Trauma arising from violence was notable in the assemblage and one of the most compelling examples is adolescent male Skeleton 20292, from the earliest phase, with bladed cuts to their neck. The pattern and distribution of the cuts were consistent with two blows to the lower region, delivered from behind. The cuts did not sever the individual's head, but they showed no signs of healing, suggesting they were the cause of death.
Dating between 860 and 1040 cal AD, skeleton 20292 was found in an earth cut, east-west orientated grave, to the north side of the church. Chemical analysis (of stable isotopes) of a tooth showed that they had originated from outside the UK, possibly eastern France, south-eastern Denmark or the southern area of the modern region of Saxony-Anhalt in Germany, and had travelled to Ipswich in their teens. This may indicate an entire family relocation, or it might be that the individual had travelled for work, perhaps as a young apprentice. Interestingly, the skeleton had a healed stress fracture on their spine, which is the type of injury we might associate with athletes today and which could just as likely be caused by repetitive, strenuous work. Thus, we cannot say whether the boy had been an apprentice or not, but it is likely that he had engaged in heavy physical activity – perhaps work related – from a young age.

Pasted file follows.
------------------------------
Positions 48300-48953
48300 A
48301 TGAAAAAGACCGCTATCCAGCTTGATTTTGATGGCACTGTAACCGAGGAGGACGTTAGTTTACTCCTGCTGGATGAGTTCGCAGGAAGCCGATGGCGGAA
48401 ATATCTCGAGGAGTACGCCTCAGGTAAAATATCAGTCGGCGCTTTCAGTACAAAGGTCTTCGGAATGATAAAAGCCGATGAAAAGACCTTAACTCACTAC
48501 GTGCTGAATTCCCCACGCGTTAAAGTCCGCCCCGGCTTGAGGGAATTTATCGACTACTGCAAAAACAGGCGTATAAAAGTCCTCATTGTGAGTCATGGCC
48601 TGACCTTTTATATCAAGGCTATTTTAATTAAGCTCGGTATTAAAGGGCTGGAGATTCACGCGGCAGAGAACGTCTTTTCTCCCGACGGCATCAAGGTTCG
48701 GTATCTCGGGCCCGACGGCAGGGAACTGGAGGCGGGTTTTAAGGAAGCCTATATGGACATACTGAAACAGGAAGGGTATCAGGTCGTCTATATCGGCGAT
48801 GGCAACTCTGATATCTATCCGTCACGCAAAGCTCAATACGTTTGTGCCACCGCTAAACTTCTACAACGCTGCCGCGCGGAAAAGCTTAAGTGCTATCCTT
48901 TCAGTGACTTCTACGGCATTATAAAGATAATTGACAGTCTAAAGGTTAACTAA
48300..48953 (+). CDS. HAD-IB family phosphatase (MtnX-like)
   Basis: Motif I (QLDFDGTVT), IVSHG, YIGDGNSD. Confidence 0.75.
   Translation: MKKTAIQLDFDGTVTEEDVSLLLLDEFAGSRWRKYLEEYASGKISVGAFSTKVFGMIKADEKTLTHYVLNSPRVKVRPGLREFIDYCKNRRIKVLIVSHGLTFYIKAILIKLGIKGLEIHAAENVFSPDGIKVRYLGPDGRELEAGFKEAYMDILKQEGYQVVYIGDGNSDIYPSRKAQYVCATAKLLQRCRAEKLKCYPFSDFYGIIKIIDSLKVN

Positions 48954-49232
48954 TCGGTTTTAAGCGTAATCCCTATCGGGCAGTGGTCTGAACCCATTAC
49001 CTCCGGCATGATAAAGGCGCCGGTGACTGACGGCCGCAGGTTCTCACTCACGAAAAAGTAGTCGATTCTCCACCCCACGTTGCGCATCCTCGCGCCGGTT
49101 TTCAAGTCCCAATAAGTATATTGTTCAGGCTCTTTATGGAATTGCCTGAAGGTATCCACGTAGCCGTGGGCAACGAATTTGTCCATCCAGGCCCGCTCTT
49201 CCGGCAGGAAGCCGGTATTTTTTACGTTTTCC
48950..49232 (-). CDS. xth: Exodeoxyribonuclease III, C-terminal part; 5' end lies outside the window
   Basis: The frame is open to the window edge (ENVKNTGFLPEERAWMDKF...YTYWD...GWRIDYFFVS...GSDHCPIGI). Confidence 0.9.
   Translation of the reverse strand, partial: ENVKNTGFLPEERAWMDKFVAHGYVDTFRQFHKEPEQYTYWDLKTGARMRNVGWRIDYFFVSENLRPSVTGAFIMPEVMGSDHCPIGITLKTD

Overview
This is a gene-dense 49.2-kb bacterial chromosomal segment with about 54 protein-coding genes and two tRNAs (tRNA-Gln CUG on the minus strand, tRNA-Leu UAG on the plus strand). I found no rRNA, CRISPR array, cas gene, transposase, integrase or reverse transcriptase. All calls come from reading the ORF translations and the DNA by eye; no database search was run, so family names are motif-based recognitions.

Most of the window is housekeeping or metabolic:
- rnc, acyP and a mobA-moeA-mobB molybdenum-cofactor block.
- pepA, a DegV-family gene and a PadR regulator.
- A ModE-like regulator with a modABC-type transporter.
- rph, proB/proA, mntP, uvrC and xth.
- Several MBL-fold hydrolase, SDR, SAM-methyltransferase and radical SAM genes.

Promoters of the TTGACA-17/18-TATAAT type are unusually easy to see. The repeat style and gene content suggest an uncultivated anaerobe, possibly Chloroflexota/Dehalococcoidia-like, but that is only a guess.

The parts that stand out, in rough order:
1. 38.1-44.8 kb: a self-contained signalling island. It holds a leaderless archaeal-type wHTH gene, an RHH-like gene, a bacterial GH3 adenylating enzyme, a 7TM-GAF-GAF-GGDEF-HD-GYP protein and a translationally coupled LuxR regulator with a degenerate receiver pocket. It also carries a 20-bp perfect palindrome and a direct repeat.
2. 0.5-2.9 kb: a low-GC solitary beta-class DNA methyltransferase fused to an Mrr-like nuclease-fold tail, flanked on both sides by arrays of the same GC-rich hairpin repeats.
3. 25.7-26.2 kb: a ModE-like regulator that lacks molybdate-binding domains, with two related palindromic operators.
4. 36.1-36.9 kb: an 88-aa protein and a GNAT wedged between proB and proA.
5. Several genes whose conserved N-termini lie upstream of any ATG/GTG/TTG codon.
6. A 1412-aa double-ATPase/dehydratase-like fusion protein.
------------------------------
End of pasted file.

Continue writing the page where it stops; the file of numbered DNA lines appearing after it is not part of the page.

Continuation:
This case emphasises the potential social tensions and dangers of the period. Possible causes of the neck trauma include execution (in the manner extended to Viking invaders), a victim of Viking attack, or a victim of racial assault.